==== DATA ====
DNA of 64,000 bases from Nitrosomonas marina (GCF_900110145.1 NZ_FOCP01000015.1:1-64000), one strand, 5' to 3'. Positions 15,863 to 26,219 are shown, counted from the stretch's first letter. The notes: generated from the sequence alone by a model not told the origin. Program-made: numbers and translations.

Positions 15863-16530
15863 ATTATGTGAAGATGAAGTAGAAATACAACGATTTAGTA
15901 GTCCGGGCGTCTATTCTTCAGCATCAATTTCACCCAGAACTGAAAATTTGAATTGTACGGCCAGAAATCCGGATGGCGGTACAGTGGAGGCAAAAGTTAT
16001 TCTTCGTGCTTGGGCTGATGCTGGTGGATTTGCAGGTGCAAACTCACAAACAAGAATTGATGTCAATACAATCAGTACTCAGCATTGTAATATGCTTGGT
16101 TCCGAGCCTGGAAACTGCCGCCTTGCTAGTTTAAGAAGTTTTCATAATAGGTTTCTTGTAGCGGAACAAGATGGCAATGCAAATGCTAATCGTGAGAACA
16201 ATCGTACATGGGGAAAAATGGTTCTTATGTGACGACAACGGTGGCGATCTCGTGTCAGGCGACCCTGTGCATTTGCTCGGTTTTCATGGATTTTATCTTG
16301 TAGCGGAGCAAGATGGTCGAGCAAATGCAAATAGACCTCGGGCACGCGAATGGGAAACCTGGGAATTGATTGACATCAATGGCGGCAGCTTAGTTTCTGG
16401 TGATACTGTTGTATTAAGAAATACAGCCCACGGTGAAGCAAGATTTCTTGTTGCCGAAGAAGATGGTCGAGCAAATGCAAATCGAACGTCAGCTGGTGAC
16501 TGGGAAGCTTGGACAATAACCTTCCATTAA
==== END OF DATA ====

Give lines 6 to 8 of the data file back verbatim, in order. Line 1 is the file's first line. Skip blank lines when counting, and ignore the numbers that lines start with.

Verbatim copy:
16101 TCCGAGCCTGGAAACTGCCGCCTTGCTAGTTTAAGAAGTTTTCATAATAGGTTTCTTGTAGCGGAACAAGATGGCAATGCAAATGCTAATCGTGAGAACA
16201 ATCGTACATGGGGAAAAATGGTTCTTATGTGACGACAACGGTGGCGATCTCGTGTCAGGCGACCCTGTGCATTTGCTCGGTTTTCATGGATTTTATCTTG
16301 TAGCGGAGCAAGATGGTCGAGCAAATGCAAATAGACCTCGGGCACGCGAATGGGAAACCTGGGAATTGATTGACATCAATGGCGGCAGCTTAGTTTCTGG